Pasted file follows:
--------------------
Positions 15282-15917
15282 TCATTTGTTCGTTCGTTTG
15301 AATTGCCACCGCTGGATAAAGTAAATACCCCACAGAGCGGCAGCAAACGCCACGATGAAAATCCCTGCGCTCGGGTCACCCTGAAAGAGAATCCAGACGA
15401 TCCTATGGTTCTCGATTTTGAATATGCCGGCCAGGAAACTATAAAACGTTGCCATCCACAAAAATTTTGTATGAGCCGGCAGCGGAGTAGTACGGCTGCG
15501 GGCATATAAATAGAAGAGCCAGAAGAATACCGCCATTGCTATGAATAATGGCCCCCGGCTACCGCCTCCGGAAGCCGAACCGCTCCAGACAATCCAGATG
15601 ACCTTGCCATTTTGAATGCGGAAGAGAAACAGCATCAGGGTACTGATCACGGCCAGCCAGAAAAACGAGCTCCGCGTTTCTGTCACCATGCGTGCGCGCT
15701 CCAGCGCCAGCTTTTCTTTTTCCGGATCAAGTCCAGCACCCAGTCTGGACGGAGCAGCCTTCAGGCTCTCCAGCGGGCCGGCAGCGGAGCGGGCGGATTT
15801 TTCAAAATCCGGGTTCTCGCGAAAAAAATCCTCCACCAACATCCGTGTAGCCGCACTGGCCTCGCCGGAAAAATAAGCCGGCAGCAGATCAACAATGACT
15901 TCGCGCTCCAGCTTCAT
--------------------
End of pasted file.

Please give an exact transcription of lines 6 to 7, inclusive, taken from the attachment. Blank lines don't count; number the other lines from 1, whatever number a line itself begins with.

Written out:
15601 ACCTTGCCATTTTGAATGCGGAAGAGAAACAGCATCAGGGTACTGATCACGGCCAGCCAGAAAAACGAGCTCCGCGTTTCTGTCACCATGCGTGCGCGCT
15701 CCAGCGCCAGCTTTTCTTTTTCCGGATCAAGTCCAGCACCCAGTCTGGACGGAGCAGCCTTCAGGCTCTCCAGCGGGCCGGCAGCGGAGCGGGCGGATTT